215. (Marcel Proust)

In the fifth volume of Recherche, The Captive, Baron de Charlus refers to a visit he has recently paid to the famed writer, Bergotte, who has been for some time dead. Even after reading the explanatory note, I wanted to believe that the Baron was supposed to be shown in a lie, but even the aging Charlus would not commit such a blunder. Neither, though, … Continue reading 215. (Marcel Proust)

214. (T.S. Eliot)

When someone says that something possesses the quality of the literary, or refers to the literary or even artistic imagination, they refer, I’ve suggested, to a special sort of imaginative tact: one that apprehends bodily experience. On the one hand, it might be said that not all literature is or should be about the body; on the other hand, it might be said that any … Continue reading 214. (T.S. Eliot)

209. (Marcel Proust)

From the “Proust and Other Matters” blog, a debate from an old Yahoo Proust listserv, over the name of “Cambremer,” which features as a joke first in Swann’s Way, but then centrally in Sodom and Gomorrah, when the lift boy fails to correct his pronunciation, “Camembert”: Dear Sharon, Today, I just wanted to correct your interpretation of the jokes about the name Cambremer. The joke about the name … Continue reading 209. (Marcel Proust)

202. (William Wordsworth)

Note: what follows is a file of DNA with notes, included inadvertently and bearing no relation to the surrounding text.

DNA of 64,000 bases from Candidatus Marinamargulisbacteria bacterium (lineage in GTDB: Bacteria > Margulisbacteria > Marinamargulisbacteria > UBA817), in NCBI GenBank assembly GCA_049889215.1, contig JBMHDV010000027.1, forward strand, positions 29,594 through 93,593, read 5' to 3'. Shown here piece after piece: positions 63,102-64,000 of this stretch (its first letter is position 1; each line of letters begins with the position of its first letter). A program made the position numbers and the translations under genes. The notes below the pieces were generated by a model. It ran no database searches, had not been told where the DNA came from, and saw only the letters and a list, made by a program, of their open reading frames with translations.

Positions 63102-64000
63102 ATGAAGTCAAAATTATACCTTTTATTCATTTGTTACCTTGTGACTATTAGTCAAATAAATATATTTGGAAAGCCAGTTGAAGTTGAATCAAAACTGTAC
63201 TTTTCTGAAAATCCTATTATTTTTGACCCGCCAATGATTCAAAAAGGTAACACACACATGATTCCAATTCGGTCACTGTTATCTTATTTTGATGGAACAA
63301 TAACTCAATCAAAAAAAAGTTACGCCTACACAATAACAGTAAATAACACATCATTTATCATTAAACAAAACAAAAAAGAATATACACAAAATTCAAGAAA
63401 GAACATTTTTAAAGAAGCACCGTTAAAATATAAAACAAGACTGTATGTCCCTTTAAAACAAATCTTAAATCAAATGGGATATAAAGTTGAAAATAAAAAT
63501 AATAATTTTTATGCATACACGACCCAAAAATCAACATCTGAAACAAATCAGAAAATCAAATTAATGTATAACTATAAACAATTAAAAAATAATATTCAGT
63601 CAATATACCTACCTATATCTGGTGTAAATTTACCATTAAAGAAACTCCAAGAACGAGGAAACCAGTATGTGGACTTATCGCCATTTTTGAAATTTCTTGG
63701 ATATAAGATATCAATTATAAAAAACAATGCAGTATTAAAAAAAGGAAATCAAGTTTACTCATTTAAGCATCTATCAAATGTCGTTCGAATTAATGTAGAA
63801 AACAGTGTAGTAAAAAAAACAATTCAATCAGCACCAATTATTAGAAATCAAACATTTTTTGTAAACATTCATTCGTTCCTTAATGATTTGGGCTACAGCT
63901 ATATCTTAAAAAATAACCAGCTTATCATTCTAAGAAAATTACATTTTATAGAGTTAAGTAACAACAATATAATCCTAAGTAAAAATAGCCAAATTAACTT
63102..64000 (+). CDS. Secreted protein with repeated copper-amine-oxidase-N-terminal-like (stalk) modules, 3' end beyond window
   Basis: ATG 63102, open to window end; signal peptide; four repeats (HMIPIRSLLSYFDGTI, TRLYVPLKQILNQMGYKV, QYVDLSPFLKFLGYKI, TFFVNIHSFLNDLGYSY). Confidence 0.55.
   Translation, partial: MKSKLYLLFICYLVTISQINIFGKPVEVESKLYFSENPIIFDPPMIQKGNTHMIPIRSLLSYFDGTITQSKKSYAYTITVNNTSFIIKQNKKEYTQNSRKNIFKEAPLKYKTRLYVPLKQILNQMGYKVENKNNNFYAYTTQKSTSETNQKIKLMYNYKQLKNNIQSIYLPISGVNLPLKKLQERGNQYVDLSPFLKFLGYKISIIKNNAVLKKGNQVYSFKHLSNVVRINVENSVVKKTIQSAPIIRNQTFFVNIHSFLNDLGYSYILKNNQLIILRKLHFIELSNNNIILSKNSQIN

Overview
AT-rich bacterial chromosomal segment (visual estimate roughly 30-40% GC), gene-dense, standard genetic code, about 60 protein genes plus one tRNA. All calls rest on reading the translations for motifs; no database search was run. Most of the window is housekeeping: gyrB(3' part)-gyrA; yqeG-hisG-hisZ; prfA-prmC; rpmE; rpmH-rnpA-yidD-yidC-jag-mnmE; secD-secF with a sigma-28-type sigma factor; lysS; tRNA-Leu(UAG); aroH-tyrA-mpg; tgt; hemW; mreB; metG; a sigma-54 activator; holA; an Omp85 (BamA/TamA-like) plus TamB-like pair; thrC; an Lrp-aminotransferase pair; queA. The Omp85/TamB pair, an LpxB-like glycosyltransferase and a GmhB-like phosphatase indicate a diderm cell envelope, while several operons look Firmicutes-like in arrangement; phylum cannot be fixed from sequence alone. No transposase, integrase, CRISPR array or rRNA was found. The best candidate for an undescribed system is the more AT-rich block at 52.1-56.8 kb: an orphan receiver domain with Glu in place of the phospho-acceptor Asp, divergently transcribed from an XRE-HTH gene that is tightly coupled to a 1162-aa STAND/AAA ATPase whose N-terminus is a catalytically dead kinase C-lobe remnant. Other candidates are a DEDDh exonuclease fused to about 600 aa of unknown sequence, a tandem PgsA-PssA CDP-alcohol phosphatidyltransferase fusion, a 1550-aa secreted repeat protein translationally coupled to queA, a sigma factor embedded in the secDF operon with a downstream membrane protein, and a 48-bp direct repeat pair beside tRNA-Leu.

Unlike Samson, whose strength returns with his hair and whose blindness, though indignity and infirmity, is not absolute impotence, Wordsworth’s lack of visionary powers seems to the poet in the Intimations Ode to be a total loss. It takes little effort to read Wordsworth’s “Ode” as his response to Milton’s Samson Agonistes, as much in its premises as in its verbal texture: Samson, whose capacity for … Continue reading 202. (William Wordsworth)

201. (Sarah Kirsch)

The 2014 Ice Roses: Selected Poems of the German poet Sarah Kirsch, published a year after her death (Kirsch was born in 1935), and translated into superb English poems by Anne Stokes, opens with “By the white daisies”: . By the white daisies In the park I stand Underneath the willow as he instructed me Unkempt ld woman without leaves See she says he isn’t … Continue reading 201. (Sarah Kirsch)

200. (Wallace Stevens)

Stevens’ poetry is the culmination of romantic idealism, and in comprehending its method and ambitions, the words of philosopher Sebastian Rödl (from his most recent work, Self-Consciousness and Objectivity) are apposite: This explains what may appear a curious character of the present essay: it propounds no theses, advances no hypotheses, does not recommend a view or position; it does not give arguments that are to support a … Continue reading 200. (Wallace Stevens)

195. (Alfred Lord Tennyson)

One story of Romanticism (mostly true, however simplified) goes: some poets from 1790s onwards find their freedom in their capacity to imagine the world. It reflects a distortion and exaggeration of idealist philosophy: freedom arrives as man imposes his understanding onto reality. The better, defensible, fruitful story about German idealism goes: in self-conscious actions and beliefs about the world, humanity finds its freedom. (That is … Continue reading 195. (Alfred Lord Tennyson)